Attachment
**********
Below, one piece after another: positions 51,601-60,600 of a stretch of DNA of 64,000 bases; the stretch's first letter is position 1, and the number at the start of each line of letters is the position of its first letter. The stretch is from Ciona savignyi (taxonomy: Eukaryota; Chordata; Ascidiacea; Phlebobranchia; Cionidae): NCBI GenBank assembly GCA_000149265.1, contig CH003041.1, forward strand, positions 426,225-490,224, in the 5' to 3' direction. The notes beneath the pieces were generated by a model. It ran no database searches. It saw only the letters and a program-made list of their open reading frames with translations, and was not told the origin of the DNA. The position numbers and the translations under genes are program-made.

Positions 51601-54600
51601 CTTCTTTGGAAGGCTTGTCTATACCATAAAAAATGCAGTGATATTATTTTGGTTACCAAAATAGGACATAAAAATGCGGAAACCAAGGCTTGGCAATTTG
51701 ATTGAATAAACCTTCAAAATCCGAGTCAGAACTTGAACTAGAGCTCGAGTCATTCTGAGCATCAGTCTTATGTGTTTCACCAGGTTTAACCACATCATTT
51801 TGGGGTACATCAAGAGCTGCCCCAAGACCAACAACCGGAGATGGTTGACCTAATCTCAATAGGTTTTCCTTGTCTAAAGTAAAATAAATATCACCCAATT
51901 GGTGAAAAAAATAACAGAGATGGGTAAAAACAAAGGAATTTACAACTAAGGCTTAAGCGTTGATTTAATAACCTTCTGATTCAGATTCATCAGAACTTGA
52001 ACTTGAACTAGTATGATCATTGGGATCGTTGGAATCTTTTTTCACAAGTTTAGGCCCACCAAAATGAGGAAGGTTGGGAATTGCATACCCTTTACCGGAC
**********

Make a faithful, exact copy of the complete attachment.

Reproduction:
Below, one piece after another: positions 51,601-60,600 of a stretch of DNA of 64,000 bases; the stretch's first letter is position 1, and the number at the start of each line of letters is the position of its first letter. The stretch is from Ciona savignyi (taxonomy: Eukaryota; Chordata; Ascidiacea; Phlebobranchia; Cionidae): NCBI GenBank assembly GCA_000149265.1, contig CH003041.1, forward strand, positions 426,225-490,224, in the 5' to 3' direction. The notes beneath the pieces were generated by a model. It ran no database searches. It saw only the letters and a program-made list of their open reading frames with translations, and was not told the origin of the DNA. The position numbers and the translations under genes are program-made.

Positions 51601-54600
51601 CTTCTTTGGAAGGCTTGTCTATACCATAAAAAATGCAGTGATATTATTTTGGTTACCAAAATAGGACATAAAAATGCGGAAACCAAGGCTTGGCAATTTG
51701 ATTGAATAAACCTTCAAAATCCGAGTCAGAACTTGAACTAGAGCTCGAGTCATTCTGAGCATCAGTCTTATGTGTTTCACCAGGTTTAACCACATCATTT
51801 TGGGGTACATCAAGAGCTGCCCCAAGACCAACAACCGGAGATGGTTGACCTAATCTCAATAGGTTTTCCTTGTCTAAAGTAAAATAAATATCACCCAATT
51901 GGTGAAAAAAATAACAGAGATGGGTAAAAACAAAGGAATTTACAACTAAGGCTTAAGCGTTGATTTAATAACCTTCTGATTCAGATTCATCAGAACTTGA
52001 ACTTGAACTAGTATGATCATTGGGATCGTTGGAATCTTTTTTCACAAGTTTAGGCCCACCAAAATGAGGAAGGTTGGGAATTGCATACCCTTTACCGGAC